David Grierson

Professor

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Graduate Student Supervision

Doctoral Student Supervision (Jan 2008 - May 2019)
Benzoisoxazolone-based scaffolds for development of diversity driven small molecule libraries : an effective tool to identify novel molecules targeting key therapeutic applications (2017)

The screening of compound libraries has repeatedly demonstrated its effectiveness as a research tool in drug discovery. Parallel synthesis is a powerful approach for the assembly of compound libraries possessing a wide range of structural and functional group diversity for evaluation against both new and established biological targets.This thesis project was focused on the development of four amino and/or carboxy-substituted benzoisoxazolone (B to E) as privileged scaffolds for the parallel synthesis of diversity driven libraries to identify isoform selective inhibitors of Rho-kinase (ROCK) for the treatment of diabetic cardiovascular disease and different cancers, as well as potential anti-HIV agents that block HIV pre-mRNA alternative splicing, and inhibitors of protein arginine methyltransferase 4 (PRMT4) for the treatment of cancer. In the context of developing a synthesis to the C5-amino substituted benzoisoxazolone scaffold B, the general methodology to construct the benzoisoxazolone ring system found in all four scaffolds is described. This involved reaction of a requisite salicylic acid derivative with hydroxylamine followed by dehydrative cyclization to assemble the isoxazolone ring. Also described in Chapter 2 was the synthesis of the C4-amino substituted scaffold C. The crucial issue encountered was control of chemoselectivity during dehydrative ring closure. The intent was that scaffold B and C-based libraries would contain type 2 ROCK inhibitors. The concept described in Chapter 3 was the “formal” use of the C5-carboxy substituted benzoisoxazolone scaffold D to generate novel molecules that mimic the tetracyclic indole anti-HIV agent IDC16, through conservation of the central (B and C-rings) in its structure. Based on the results of virtual screening/docking experiments on PRMT4, chapter 4 describes the synthesis of the 5-carboxy-7-amino substituted benzoisoxazolone scaffold E and its functionalization such that the benzyl substituents introduced at N-2 and the 5-benzamide motif interact with hydrophobic residues along the PRMT4 substrate binding site, and that the appending side chain at position 7, incorporating a urea sub-element, binds strongly in the arginine binding region in PRMT4. Overall, the synthesis of scaffolds B to E on a multigram scale has been achieved, opening the way for diversity driven parallel synthesis of novel compound libraries.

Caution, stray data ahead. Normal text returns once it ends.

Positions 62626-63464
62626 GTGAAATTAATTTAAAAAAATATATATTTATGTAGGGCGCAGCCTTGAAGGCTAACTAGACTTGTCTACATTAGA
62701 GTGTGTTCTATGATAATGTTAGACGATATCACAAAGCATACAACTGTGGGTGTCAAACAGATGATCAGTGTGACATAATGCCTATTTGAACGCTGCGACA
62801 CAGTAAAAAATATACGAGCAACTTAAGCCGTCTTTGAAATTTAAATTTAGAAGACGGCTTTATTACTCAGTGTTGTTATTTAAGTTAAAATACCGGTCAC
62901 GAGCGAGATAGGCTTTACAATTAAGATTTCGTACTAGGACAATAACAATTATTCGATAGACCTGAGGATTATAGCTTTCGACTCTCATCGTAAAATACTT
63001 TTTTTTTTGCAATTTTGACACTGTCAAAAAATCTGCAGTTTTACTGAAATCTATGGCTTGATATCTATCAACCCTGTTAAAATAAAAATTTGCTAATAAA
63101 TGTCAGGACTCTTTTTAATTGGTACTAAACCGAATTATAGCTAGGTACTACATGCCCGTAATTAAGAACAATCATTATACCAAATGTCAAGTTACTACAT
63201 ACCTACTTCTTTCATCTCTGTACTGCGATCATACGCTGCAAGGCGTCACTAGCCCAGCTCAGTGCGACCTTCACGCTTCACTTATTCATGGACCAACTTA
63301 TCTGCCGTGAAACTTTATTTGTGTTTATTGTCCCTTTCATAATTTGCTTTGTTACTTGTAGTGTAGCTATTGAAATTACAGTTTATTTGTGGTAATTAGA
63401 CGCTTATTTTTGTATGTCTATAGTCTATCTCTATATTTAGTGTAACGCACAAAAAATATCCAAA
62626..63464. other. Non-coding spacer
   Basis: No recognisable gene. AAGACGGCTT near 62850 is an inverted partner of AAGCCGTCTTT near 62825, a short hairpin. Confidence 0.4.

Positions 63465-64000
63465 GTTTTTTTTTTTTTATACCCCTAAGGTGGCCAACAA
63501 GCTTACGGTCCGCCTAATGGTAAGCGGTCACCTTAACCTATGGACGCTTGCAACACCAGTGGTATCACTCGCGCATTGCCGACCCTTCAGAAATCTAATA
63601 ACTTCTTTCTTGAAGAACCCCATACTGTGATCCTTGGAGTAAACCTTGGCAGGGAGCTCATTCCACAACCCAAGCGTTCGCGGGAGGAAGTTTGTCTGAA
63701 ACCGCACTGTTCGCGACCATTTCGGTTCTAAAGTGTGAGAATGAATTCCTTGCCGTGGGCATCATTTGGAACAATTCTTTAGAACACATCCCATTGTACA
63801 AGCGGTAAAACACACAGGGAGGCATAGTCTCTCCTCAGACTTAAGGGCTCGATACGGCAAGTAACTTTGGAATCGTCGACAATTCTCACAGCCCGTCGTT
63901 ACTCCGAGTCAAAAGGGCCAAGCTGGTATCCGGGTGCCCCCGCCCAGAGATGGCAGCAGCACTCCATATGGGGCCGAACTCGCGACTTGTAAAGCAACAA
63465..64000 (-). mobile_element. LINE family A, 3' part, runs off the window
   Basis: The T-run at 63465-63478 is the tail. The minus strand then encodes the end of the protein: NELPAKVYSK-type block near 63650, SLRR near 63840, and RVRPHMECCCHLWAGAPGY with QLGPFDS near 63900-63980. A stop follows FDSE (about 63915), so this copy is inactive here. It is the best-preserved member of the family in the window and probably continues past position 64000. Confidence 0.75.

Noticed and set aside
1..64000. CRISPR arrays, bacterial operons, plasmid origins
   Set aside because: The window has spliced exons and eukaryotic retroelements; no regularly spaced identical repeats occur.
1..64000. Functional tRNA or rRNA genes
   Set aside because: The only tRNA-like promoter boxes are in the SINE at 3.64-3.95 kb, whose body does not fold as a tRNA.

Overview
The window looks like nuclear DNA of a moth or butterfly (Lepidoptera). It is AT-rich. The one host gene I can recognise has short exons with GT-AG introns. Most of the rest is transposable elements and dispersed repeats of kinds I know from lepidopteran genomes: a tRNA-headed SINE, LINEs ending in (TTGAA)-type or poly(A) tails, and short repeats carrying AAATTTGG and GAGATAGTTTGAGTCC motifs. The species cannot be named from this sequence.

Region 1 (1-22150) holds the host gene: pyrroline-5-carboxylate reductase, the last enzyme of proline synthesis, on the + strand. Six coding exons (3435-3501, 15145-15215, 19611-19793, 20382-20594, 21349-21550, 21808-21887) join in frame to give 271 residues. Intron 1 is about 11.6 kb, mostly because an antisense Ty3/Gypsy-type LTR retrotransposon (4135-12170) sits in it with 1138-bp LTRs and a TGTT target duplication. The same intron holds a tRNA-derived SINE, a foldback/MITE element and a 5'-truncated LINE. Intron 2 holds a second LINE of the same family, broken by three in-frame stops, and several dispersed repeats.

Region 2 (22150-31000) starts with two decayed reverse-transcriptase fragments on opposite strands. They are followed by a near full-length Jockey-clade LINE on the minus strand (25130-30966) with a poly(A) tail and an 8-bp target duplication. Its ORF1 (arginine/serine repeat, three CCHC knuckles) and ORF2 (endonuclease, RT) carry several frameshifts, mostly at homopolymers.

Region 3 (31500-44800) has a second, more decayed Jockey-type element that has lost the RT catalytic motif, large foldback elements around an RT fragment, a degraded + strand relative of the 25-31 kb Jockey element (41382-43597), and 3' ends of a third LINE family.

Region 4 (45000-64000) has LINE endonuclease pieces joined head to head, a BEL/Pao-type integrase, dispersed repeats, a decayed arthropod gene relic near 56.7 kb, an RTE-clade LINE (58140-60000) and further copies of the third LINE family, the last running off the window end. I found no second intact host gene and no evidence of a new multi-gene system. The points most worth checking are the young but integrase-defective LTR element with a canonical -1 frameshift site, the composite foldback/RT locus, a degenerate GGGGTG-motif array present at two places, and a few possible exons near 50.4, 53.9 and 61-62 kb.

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Parallel synthesis of small molecule compound libraries : isoform selective Rho-Kinase inhibitors (2015)

The objective of this thesis was to use parallel synthesis to build small molecule libraries of novel compounds with potential as isoform selective type II rho-kinase (ROCK1/2) inhibitors. Considerable effort is ongoing to identify isoform selective ROCK inhibitors, as hyperactivity of the ROCK is implicated in cardiovascular diseases, cancer, diabetes and many other diseases that affect millions of Canadians, and billions of people worldwide. In the absence the extensive structural details of the type II kinase inhibitor binding mode, we have used an empirical approach to the design of type II ROCK inhibitors, based on the conception that such molecules correspond to elongated structures with H-bonding functional elements in their central portion, a motif at one end that mimics the adenine ring in ATP, and a hydrophobic moiety at the other end of the molecule that will interact with an allosteric pocket in the ATP binding region of the kinase. Based on these very general structural requirements, eleven different representative libraries of novel compounds (not described in CAS) were designed and synthesized. In the initial series of compounds, a 2-pyridinone motif was employed as the hinge binding element, and the central portion corresponded to carboxamide substituted oxazoline, oxadiazole, or 2-aminothiazole system, joined through the amide bond to a set of structurally diverse aromatic, heteroaromatic and benzylamine subunits, corresponding to the diversity elements. The preliminary assay results demonstrated that, overall, these compounds were weak and non-selective ROCK1/2 inhibitors when compared to H-1152 as a positive control at 10 μM concentration. However, further structural modification revealed the interest in using an indazole motif as the hinge binder in conjunction with the 2-aminothiazole carboxamide linker. Indeed, more potent activities were observed in the single point assay for a significant portion of the libraries of molecules built around these structural components. Further evaluation of 18 active compounds in a 10-point assay, by Invitrogen, to determine IC50’s revealed that indazole-based inhibitors are active at low micromolar concentrations (1-10 µM), but do not display any significant isoform selectivity.

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